THE HIGH COURT OF LESOTHO
AT MASERU CRI/T/215/2006
the matter between:
NATIONAL LIFE ASSURANCE Plaintiff
ATTORNEY GENERAL 1st
by the Honourable Mr. Justice T. E. Monapathi
day of April 2009
is a matter in which the Lesotho National Life Assurance Company
brought an action against the Defendants for negligence
resulted in collision of vehicle driven by the Second Defendant and
another (a Volvo registration A 8938) belonging to
The latter was driven by one Neo Leteba (PW1) an employee of the
Plaintiff. The Second Defendant is a soldier
of Lesotho Defence
Force (LDF). He drove an army vehicle, registration X 9239.
Plaintiff claims a sum of M36,159.77 for reasonable, fair and
necessary costs for the damage of the Volvo arising out of the
alleged negligent driving of the Second Defendant.
have considered the Plaintiff’s claim including the evidence
that was brought in support of the Plaintiff. I have noted,
regard, that no evidence was put forward for the Defendant. Instead
the Defendants closed their case. Then, definitely,
there was no
question of absolution from instance since no such application was
made. That is the reason why the case of Matlakeng
v Commissioner of Police and Others (CIV/T/507/2004
Teele AJ, 9th
June 2004 (unreported) cited by Motsieloa is beside the point. Not
only did Counsel address me, they also filed heads of argument
both sides. These were very helpful.
respectfully submitted, the outcome of this matter turns solely on
the question of whether the army vehicle had ventured or
the main lane in which it was travelling, to its left in the
emergency lane in which the Toyota Venture was travelling
point in time. If it was found that this is indeed what happened
then the result must necessary be that the driver of
vehicle was negligent and then the Plaintiff’s claim must
driver of the Toyota Venture and the police officer who testified
both responded that there was, as matter of fact, no narrowing
the emergency lane in the area or spot where the accident occurred,
as was put to the driver of the Toyota by defence Counsel.
Although the police officer denied in his evidence-in-chief that
there was such narrowing, his evidence on this point was tellingly
not challenged in cross-examination.
police officer also testified that broken parts (telltales) were
found in the emergency lane which made him believe that the
occurred in the emergency lane, and that it was therefore the army
vehicle veered into the Toyota causing the veered
sequel of events
that followed thereupon. This evidence was not challenged.
accept the Plaintiff’s submissions and rejected those of the
Defendant. In particular I noted that negligence was proved
in the way the un-contradicted evidence of Plaintiff’s witness
(PW1) and (PW2) stood. PW2 was a police officer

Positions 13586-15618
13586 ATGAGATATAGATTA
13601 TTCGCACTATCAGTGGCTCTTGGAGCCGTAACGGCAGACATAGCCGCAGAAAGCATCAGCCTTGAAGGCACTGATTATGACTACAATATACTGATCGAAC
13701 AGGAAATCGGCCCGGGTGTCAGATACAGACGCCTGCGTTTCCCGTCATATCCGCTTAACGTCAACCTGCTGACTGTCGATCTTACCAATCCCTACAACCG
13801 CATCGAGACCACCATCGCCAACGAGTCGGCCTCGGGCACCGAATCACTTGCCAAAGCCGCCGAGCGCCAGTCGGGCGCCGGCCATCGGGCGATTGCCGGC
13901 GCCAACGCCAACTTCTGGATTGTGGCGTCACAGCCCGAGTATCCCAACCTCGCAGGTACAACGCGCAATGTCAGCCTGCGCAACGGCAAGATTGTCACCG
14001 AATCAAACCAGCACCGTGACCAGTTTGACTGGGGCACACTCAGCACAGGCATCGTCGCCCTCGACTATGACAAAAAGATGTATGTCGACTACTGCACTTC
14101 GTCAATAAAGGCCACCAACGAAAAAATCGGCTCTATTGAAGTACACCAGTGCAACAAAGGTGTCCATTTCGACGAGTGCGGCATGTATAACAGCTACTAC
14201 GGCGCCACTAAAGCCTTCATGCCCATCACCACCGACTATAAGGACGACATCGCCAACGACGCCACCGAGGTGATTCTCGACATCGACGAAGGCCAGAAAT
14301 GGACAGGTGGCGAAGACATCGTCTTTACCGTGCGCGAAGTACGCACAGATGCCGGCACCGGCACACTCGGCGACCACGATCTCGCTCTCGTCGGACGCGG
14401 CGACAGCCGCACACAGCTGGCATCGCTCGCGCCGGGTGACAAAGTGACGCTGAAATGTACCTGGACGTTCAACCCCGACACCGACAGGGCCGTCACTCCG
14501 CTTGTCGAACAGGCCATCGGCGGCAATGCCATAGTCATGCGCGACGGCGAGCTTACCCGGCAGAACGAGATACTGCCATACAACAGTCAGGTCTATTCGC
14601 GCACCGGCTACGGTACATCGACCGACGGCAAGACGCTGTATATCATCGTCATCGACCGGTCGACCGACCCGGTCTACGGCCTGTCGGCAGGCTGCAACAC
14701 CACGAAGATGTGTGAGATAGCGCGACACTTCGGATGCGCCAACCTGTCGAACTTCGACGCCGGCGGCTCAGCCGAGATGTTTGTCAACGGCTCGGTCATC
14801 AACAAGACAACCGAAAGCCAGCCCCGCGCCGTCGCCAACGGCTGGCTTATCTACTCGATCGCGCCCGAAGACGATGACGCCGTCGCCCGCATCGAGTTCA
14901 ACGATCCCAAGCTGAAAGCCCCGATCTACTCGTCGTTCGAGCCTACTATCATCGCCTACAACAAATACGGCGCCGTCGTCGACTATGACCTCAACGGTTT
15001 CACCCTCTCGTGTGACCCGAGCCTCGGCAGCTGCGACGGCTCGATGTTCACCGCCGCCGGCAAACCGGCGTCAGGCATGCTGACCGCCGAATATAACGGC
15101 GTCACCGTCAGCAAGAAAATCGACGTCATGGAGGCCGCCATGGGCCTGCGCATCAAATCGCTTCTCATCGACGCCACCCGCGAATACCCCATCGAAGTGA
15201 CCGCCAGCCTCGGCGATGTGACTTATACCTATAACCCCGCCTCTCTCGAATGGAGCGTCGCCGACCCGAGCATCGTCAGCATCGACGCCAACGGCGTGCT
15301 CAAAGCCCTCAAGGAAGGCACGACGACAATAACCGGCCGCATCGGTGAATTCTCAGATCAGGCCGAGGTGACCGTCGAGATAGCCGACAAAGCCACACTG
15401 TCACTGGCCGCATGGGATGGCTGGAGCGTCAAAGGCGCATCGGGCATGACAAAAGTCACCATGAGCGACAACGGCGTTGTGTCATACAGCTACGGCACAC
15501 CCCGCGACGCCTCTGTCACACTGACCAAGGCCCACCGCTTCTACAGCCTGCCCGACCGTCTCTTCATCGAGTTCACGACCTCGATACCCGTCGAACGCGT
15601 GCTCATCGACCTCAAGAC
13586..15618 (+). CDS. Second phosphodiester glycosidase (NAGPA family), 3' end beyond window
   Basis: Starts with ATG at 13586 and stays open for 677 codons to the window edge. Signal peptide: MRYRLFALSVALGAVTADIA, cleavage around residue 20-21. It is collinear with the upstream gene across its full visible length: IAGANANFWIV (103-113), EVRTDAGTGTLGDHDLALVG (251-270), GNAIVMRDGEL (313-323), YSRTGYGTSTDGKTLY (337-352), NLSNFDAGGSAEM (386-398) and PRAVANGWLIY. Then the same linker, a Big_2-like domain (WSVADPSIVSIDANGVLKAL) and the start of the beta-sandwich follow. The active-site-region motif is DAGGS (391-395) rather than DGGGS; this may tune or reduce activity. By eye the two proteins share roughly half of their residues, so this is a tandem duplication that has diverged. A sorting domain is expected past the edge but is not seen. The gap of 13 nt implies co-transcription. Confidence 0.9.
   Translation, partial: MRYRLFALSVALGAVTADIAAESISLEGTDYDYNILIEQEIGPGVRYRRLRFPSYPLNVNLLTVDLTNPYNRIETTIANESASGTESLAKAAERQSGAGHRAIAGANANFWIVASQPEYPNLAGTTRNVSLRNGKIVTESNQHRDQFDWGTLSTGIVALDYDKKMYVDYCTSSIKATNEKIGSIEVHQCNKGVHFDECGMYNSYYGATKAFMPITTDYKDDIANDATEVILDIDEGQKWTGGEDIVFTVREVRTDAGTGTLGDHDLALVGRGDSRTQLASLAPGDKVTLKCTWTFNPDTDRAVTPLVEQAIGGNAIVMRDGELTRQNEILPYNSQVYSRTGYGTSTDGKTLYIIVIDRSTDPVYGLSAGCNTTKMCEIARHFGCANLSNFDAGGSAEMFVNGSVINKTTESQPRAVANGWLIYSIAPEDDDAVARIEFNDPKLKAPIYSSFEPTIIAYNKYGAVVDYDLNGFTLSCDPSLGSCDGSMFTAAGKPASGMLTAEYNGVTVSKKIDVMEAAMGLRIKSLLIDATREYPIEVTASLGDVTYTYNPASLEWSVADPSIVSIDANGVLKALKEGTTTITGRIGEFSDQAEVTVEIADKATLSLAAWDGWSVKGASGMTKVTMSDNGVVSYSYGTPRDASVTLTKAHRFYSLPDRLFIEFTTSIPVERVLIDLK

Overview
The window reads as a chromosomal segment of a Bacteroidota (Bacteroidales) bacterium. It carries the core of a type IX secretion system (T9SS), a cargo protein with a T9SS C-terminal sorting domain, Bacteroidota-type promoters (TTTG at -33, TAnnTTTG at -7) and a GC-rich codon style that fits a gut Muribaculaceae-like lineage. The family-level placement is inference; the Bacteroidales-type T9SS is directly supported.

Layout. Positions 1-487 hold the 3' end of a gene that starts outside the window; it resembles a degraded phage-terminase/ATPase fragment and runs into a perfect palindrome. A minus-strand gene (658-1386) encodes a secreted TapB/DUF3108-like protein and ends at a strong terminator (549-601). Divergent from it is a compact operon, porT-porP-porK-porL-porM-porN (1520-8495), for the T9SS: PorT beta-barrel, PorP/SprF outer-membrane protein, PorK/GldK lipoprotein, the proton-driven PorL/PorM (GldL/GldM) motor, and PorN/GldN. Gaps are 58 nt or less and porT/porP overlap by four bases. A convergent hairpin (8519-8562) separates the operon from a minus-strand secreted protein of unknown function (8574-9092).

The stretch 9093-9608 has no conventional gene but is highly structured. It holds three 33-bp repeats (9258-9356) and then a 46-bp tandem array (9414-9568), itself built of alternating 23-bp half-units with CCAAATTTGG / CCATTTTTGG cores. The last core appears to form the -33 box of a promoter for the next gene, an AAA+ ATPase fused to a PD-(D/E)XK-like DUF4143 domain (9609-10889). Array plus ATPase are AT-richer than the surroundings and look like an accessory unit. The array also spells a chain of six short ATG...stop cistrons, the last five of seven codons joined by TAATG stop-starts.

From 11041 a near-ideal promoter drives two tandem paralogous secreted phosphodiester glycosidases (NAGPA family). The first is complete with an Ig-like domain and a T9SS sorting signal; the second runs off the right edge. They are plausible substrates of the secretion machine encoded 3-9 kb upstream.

who came after the
collision. He made an inspection and made a report which the court
believed. Both witnesses testified honestly.
also noted that all things that stood for reasonable and necessary
costs of repair were proved for Plaintiff. In particular
evidence of Mr. Man, the expert, which was not contradicted. It is
a matter of great surprise that the following issues
are raised in
argument for Respondents. That despite Mr. Man’s evidence the
Plaintiff has failed to establish the amount
of its damages. That
the Plaintiff had failed to prove the following: first, the value
of the vehicle immediately prior to
the accident. Second, the value
of the vehicle immediately after the collision in order to assess
the difference. Third, that
the value of the vehicle itself, when
it was bought was not made known to the court nor was it shown
whether it was a new car
or a second had one. Fourth no receipt had
been produced to court. Fifth it was not known whether the parts
were old or not.
I was in that regard referred to the case of
Khakanyo v ‘Mapitso Kojane 1995-1996 LLR 299.
With respect, in the circumstances of the present case, I did not
think that those issues which were, in any event, not matter
pleading or challenges to the witness who testified for the
Plaintiff as aforesaid, were to be properly worthy of consideration.
I accept the evidence of the Mr. Leteba for the Plaintiff on the
aspect of the cause of the collision as I have already said.
did not accept the point taken by the Defendant that the Plaintiff
was not represented or did not appear. On the un-contradicted
evidence of Mr. Leteba and the admitted allegation of paragraph 1 of
the declaration, it is proved that Lesotho National Life
Co. Ltd is the real Plaintiff. There is therefore no substance in
the argument presented by the Defendants.
evidence of Mr. Leteba and the police officer proved overwhelmingly
that the Second Defendant was the cause of the accident.
accepted that in terms of the law the effect of the Defendants’
failure to adduce evidence can only mean that the
case became undoubtedly proved. That is, that the collision was
caused by the army vehicle drive. On the
effect of failure to
adduce evidence see Thompson
v Thompson 1949 (1) SA 445 AL, Keowin v Med-Equity 1984 (1) SA 656
President of RSA v SA Rugby Football Union 2000 (1) SA 1 (CC).
claim succeeds as prayed in the summons with costs.
Plaintiff : Adv. Laubscher
Respondents : Adv. Molokoane
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